Wyclef Jean’s charity—a cautionary tale about the importance of nonprofit transparency

By Collin Lessing, JVA Consulting

One thing I’ve always appreciated about Wyclef Jean—along with his music—is that he uses his fame to raise awareness for his home country of Haiti.

In 2005, Wyclef used his resources as a music star to create Yéle Haiti Foundation (Yéle). The organization offers programs in education, sports, the arts and the environment—all aimed at contributing to Haiti’s long-term progress. Yéle also operates social service programs including food distribution and mobilizing emergency relief.

When devastation struck Haiti last month, Wyclef once again used his celebrity to raise awareness and garner support for his home country. As media attention grew, a story broke about Yéle’s lack of organizational transparency.

It turns out that Yéle’s IRS 990 forms for 2005, 2006 and 2007 were all filed in 2009, raising suspicions about the organization’s administration and how it appropriates its funding.

If Yéle leaders were disciplined in their approaches to organizational transparency, the foundation would have been prepared to embrace the moment that threw it into the spotlight. Instead, Yéle was distracted from Haiti and left dealing with a publicity nightmare.

Nonprofits should take a proactive approach to transparency and accountability. Fortunately, there are plenty of opportunities to do so. Guidestar.org is a great place to start. Organizations can upload IRS forms and financial documents to Guidestar’s extensive nonprofit database.

The Better Business Bureau (BBB) also offers a Seal of Approval to nonprofits that meet its Standards for Charity Accountability.

Sharing a mission similar to Yéle, Lambi Fund of Haiti (Lambi Fund), a nonprofit that works for economic justice, democracy and alternative sustainable development in Haiti, has received the BBB Seal of Approval by meeting all the standards. The group also makes its annual reports and 990 forms readily available on its Web Site.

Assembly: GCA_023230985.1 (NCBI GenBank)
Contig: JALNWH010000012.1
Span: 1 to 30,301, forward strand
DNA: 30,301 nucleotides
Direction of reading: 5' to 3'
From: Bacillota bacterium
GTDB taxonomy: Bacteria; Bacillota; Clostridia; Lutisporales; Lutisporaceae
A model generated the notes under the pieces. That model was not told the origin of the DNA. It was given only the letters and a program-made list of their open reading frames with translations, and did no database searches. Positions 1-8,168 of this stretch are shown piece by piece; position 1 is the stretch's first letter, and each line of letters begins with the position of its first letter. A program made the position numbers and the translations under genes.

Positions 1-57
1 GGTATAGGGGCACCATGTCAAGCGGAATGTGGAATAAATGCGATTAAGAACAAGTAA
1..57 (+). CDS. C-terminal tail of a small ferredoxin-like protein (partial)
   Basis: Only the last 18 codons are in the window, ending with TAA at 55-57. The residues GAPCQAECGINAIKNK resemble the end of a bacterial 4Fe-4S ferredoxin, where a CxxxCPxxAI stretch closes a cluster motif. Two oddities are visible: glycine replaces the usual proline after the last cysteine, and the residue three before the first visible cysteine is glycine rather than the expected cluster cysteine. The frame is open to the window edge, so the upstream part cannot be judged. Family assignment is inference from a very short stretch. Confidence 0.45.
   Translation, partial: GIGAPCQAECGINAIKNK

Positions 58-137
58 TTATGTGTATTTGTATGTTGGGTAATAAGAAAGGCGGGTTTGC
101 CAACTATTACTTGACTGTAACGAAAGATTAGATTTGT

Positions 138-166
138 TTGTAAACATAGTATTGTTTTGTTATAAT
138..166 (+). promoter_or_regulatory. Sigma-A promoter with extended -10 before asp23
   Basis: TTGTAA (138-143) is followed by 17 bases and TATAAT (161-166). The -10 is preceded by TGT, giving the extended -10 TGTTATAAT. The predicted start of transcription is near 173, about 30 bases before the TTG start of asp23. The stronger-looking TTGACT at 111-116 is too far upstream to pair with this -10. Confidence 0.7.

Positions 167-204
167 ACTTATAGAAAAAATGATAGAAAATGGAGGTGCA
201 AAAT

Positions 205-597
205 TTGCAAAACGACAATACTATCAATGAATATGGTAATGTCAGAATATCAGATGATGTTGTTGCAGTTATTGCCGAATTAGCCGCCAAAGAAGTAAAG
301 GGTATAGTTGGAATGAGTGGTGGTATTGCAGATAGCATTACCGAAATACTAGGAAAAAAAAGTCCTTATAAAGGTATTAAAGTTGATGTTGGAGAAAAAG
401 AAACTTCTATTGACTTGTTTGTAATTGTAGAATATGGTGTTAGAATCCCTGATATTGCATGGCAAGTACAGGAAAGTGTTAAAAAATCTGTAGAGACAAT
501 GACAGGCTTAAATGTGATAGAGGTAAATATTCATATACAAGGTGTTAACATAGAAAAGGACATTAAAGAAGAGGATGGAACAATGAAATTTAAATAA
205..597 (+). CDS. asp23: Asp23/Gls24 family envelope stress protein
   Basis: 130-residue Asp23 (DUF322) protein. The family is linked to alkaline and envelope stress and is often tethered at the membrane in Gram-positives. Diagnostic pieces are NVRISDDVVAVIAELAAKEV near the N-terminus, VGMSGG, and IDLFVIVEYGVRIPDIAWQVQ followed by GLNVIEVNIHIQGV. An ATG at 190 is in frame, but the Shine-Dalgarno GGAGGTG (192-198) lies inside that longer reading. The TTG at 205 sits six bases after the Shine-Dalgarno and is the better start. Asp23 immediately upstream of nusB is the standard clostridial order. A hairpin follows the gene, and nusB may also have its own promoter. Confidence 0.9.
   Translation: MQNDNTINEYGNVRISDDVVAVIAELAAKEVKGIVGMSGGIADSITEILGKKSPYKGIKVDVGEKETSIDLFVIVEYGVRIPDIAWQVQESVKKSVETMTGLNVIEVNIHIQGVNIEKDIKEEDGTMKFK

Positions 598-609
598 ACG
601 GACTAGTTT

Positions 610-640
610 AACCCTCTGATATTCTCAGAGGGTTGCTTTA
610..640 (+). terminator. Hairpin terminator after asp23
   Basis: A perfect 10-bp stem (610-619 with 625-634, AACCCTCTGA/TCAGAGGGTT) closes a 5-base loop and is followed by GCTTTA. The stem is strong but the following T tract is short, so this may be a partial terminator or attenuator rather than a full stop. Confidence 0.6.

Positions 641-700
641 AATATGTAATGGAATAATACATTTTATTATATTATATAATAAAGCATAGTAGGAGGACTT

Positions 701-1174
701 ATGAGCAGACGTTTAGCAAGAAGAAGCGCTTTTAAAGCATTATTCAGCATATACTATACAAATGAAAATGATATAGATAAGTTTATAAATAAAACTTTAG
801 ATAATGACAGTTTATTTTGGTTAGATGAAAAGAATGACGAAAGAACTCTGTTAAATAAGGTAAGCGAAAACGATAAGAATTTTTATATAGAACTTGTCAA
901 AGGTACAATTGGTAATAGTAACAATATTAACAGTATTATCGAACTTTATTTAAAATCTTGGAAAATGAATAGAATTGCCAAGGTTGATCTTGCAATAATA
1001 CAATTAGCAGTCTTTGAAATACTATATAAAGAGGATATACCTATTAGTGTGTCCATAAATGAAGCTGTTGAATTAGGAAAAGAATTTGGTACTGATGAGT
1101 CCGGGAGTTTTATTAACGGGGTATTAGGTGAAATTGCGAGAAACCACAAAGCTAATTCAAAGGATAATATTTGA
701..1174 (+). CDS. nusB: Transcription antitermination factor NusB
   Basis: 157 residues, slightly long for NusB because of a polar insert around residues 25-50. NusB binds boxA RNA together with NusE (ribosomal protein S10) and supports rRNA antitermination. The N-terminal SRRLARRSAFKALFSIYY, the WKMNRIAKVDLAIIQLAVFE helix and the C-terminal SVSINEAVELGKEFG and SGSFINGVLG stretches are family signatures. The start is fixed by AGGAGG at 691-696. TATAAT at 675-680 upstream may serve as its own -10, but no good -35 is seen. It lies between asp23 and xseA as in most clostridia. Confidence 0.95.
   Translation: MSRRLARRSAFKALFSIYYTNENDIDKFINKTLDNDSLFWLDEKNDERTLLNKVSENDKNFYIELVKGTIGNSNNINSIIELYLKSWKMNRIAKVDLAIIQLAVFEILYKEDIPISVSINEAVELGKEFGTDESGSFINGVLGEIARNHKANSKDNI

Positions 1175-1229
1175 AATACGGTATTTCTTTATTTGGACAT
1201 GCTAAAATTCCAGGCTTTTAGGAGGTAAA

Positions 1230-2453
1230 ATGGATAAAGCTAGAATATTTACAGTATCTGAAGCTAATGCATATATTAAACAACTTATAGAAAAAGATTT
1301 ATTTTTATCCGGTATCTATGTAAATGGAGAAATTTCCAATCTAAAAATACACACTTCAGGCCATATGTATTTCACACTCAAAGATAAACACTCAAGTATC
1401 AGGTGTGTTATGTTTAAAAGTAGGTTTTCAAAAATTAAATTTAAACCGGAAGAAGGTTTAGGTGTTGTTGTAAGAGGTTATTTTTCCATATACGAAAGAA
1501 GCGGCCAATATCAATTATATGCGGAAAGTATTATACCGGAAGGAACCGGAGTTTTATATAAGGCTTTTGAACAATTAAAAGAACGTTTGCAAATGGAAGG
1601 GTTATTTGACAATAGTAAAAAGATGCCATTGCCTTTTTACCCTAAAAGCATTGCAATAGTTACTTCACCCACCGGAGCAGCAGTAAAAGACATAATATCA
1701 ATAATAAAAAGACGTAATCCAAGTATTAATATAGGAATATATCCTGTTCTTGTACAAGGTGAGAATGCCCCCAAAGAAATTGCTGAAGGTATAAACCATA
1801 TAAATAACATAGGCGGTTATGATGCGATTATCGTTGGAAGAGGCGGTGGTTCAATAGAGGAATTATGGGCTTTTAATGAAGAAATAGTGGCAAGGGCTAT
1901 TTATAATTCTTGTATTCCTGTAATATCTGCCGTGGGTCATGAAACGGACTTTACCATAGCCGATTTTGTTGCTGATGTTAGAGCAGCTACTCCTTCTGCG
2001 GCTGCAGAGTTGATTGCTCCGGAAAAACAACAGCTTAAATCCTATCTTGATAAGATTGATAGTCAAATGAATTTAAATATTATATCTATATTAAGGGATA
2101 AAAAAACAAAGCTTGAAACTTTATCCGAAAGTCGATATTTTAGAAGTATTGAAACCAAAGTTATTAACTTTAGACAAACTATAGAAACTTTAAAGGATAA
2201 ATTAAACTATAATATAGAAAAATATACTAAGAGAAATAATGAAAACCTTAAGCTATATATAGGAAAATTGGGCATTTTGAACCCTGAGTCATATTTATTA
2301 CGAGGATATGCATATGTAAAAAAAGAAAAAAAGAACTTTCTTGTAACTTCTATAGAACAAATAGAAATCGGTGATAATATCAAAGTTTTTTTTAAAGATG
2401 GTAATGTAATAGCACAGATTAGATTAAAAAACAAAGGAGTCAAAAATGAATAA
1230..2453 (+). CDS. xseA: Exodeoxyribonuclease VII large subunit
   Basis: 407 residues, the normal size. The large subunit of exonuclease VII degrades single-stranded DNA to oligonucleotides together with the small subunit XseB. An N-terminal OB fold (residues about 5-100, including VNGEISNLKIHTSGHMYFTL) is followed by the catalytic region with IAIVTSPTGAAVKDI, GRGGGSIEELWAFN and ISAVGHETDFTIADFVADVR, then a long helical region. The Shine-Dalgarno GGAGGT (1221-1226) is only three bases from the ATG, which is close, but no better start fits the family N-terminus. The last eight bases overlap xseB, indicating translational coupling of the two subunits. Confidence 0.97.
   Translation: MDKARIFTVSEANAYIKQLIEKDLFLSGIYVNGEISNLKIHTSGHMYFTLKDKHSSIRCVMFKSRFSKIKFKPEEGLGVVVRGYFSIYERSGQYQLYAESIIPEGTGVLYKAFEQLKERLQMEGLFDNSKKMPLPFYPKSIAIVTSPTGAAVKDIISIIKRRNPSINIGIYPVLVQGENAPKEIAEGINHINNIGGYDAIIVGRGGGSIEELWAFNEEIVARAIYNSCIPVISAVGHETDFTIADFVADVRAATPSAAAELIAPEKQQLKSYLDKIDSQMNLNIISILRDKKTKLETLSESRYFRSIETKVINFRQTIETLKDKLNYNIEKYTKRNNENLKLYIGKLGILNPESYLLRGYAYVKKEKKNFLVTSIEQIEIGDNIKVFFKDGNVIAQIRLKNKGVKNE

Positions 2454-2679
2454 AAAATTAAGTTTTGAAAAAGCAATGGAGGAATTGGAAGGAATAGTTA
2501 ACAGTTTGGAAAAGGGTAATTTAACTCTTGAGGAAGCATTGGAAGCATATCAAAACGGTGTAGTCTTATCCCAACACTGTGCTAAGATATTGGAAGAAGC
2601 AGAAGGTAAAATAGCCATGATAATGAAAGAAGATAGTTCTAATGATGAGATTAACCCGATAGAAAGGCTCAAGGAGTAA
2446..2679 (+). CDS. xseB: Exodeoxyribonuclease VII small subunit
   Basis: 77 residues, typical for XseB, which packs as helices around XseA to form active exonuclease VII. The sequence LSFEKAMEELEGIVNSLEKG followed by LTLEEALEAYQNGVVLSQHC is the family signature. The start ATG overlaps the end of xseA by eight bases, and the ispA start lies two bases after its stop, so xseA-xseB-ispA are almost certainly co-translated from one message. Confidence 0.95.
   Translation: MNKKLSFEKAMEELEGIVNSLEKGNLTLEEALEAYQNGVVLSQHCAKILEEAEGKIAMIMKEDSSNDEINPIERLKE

By making all of this information easy to access, Lambi Fund has positioned itself as a trustworthy organization at a time when the world’s focus is on the cause that it supports. Instead of worrying about their financials, they’ve positioned themselves to help those most in need and fulfill their mission.

Is your organization taking steps to be more transparent? If so, what are you doing?

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3 Responses to Wyclef Jean’s charity—a cautionary tale about the importance of nonprofit transparency

  1. jendjohnson says:

    I don’t know if the suspicions were warranted or not but you don’t want them raised at all. If they are doing good work it is too bad that something distracted them from their work.

  2. Ashley Kasprzak says:

    In addition to Lambi Fund having a good record with the Better Business Bureau, the organization’s Web site reads: “We have received a four-star rating from Charity Navigator, America’s premier charity evaluator, for three of the past four years.” Pretty impressive.

  3. This is an excellent article about the importance of transparency and accountability. Lambi Fund board and staff insist on it, especially since transparency is not always practiced in Haiti. Lambi Fund of Haiti is often cited as one of the most ethical and transparent organizations working in Haiti. Donors have confidence that their donations are going to the people most in need in Haiti.

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